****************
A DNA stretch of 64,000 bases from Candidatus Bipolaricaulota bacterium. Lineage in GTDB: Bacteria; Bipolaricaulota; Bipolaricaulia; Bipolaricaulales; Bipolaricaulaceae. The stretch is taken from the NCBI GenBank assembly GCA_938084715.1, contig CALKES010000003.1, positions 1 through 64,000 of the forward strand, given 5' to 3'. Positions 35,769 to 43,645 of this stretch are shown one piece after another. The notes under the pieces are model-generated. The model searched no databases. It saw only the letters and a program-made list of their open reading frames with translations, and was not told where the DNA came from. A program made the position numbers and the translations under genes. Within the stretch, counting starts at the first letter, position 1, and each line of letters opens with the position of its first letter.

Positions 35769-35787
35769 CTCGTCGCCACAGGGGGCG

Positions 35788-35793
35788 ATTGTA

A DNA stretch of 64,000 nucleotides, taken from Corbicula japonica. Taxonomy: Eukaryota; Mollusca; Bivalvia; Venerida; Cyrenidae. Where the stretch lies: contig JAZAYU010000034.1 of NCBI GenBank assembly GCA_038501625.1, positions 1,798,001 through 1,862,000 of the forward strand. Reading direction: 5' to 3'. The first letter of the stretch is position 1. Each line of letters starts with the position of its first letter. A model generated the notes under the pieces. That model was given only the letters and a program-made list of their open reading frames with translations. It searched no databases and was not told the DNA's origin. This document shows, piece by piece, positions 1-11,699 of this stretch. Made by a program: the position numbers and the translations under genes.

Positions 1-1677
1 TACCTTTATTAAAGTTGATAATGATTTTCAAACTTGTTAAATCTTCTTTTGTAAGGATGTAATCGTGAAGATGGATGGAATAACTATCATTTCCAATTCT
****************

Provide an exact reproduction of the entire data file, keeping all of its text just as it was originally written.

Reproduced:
A DNA stretch of 64,000 bases from Candidatus Bipolaricaulota bacterium. Lineage in GTDB: Bacteria; Bipolaricaulota; Bipolaricaulia; Bipolaricaulales; Bipolaricaulaceae. The stretch is taken from the NCBI GenBank assembly GCA_938084715.1, contig CALKES010000003.1, positions 1 through 64,000 of the forward strand, given 5' to 3'. Positions 35,769 to 43,645 of this stretch are shown one piece after another. The notes under the pieces are model-generated. The model searched no databases. It saw only the letters and a program-made list of their open reading frames with translations, and was not told where the DNA came from. A program made the position numbers and the translations under genes. Within the stretch, counting starts at the first letter, position 1, and each line of letters opens with the position of its first letter.

Positions 35769-35787
35769 CTCGTCGCCACAGGGGGCG

Positions 35788-35793
35788 ATTGTA

A DNA stretch of 64,000 nucleotides, taken from Corbicula japonica. Taxonomy: Eukaryota; Mollusca; Bivalvia; Venerida; Cyrenidae. Where the stretch lies: contig JAZAYU010000034.1 of NCBI GenBank assembly GCA_038501625.1, positions 1,798,001 through 1,862,000 of the forward strand. Reading direction: 5' to 3'. The first letter of the stretch is position 1. Each line of letters starts with the position of its first letter. A model generated the notes under the pieces. That model was given only the letters and a program-made list of their open reading frames with translations. It searched no databases and was not told the DNA's origin. This document shows, piece by piece, positions 1-11,699 of this stretch. Made by a program: the position numbers and the translations under genes.

Positions 1-1677
1 TACCTTTATTAAAGTTGATAATGATTTTCAAACTTGTTAAATCTTCTTTTGTAAGGATGTAATCGTGAAGATGGATGGAATAACTATCATTTCCAATTCT